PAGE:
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LES receives Blue Ribbon award

Leavenworth one of eight schools in state, second Crawford school in three years, to receive honor

September 23, 2009
This time it's Leaven-worth Elementary School's turn.

The school has received notification that it is the second Crawford County Community School Corp. elementary school to be named a federal No Child Left Behind Blue Ribbon School, joining Milltown Elementary, which received the award in 2006.

LES Principal Mike Key said the honor is recognition for "a lot of effort" by the entire school community, including staff and parents.

Three hundred fourteen public and private schools in the country — including only eight in Indiana — received the award.

"Today, Leavenworth Elementary stands side-by-side with the best schools of the nation," Key said.

LES, like Milltown, was selected as a school with at least 40 percent disadvantaged students that has dramatically improved student achievement. Schools were also selected by being in the top 10 percent of the state with fewer than 40 percent disadvantaged students.

Leavenworth, where 51 percent of students qualified for the free/reduced lunch program in the 2008-09 school year, saw 86.7 percent of all tested students pass both the English/language arts and math sections of the ISTEP+ exam in the fall of 2008. That's an increase of more than 30 percent since early in the decade and is 13 percent higher than the state average.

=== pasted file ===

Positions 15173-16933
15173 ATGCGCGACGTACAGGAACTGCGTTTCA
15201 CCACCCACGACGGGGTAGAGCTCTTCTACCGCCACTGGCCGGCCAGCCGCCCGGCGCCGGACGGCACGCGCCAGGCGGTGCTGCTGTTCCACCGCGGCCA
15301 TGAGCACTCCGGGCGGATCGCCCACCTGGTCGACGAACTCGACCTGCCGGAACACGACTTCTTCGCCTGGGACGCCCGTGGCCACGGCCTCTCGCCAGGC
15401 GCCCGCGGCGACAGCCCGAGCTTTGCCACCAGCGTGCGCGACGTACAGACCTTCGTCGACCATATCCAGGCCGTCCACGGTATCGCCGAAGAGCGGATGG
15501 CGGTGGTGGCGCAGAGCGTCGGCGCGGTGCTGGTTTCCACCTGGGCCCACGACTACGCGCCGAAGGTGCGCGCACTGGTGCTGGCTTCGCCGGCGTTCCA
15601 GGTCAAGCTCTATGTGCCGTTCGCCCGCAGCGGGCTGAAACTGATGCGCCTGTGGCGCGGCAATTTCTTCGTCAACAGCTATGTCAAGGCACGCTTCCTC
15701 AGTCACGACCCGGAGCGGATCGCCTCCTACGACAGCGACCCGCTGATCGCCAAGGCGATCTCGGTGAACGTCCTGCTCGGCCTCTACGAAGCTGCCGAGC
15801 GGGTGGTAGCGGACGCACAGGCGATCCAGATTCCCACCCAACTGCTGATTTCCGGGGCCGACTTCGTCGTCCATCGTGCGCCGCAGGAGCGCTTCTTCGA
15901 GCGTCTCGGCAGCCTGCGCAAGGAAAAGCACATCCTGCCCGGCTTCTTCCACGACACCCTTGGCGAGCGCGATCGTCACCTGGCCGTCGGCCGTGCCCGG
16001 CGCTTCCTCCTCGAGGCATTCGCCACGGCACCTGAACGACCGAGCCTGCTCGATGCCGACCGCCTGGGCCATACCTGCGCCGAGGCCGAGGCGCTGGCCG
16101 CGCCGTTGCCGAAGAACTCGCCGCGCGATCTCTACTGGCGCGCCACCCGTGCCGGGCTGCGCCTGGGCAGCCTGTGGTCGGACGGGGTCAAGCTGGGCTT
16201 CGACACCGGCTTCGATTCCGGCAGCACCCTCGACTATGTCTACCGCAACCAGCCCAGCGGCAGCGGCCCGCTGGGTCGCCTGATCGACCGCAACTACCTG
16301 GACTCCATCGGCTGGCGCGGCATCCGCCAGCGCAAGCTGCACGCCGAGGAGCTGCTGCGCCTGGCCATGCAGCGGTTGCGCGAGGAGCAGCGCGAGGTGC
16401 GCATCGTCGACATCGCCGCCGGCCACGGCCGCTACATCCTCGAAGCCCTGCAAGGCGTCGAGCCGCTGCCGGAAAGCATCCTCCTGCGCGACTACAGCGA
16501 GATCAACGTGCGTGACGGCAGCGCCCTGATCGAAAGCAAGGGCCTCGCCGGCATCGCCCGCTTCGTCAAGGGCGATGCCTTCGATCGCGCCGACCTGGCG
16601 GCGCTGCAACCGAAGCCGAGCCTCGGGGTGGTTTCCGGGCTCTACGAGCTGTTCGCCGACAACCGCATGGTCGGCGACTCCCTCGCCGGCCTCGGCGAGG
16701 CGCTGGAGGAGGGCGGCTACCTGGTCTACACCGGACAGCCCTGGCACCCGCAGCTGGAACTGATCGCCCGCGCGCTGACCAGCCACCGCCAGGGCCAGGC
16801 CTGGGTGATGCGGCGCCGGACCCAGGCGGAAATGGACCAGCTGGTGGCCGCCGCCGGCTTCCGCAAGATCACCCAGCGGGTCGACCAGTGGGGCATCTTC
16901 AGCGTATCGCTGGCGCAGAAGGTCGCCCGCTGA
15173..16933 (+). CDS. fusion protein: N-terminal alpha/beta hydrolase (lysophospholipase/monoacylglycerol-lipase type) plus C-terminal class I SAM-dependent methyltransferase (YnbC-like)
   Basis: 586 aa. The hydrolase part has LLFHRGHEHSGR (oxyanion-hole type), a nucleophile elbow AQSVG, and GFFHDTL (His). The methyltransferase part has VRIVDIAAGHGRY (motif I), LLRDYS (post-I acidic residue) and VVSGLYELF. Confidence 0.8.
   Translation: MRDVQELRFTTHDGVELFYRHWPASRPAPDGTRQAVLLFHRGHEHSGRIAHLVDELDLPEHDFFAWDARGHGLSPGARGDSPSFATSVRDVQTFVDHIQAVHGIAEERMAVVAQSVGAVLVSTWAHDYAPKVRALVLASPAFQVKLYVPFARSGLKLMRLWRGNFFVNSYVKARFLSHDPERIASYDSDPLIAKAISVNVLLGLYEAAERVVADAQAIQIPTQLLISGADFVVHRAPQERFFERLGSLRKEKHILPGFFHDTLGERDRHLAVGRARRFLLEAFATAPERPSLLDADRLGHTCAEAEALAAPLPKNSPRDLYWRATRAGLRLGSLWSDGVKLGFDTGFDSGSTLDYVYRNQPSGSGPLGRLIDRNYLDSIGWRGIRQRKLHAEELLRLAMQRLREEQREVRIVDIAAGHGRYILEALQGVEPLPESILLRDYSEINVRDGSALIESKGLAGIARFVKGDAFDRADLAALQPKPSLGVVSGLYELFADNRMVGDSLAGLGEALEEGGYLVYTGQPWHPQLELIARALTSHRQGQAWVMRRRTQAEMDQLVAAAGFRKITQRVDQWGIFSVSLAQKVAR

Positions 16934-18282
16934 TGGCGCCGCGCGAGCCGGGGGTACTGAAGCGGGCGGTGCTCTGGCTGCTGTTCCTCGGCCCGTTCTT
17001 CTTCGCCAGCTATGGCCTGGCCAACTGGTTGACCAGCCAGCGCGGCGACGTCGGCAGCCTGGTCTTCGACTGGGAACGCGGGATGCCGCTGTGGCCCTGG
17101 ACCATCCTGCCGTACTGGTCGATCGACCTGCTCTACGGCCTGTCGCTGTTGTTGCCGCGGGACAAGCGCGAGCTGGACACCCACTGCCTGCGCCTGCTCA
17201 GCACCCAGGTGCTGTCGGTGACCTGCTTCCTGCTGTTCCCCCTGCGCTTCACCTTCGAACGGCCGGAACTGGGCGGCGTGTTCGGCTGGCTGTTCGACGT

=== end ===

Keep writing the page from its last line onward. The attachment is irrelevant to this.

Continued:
Key said the school looked at ISTEP scores and knew it had to do something different. He was disappointed that only 42 percent of LES sixth-graders went on to some kind of post-secondary education — whether it be college, technical or vocational — after graduating from high school.

"That was really what we wanted to attack more than anything," he said.

Of the former LES sixth-graders who graduated high school this past spring, 78 percent enrolled in some type of post-secondary education institution, Key said.

"That's really the most important thing to me," he said.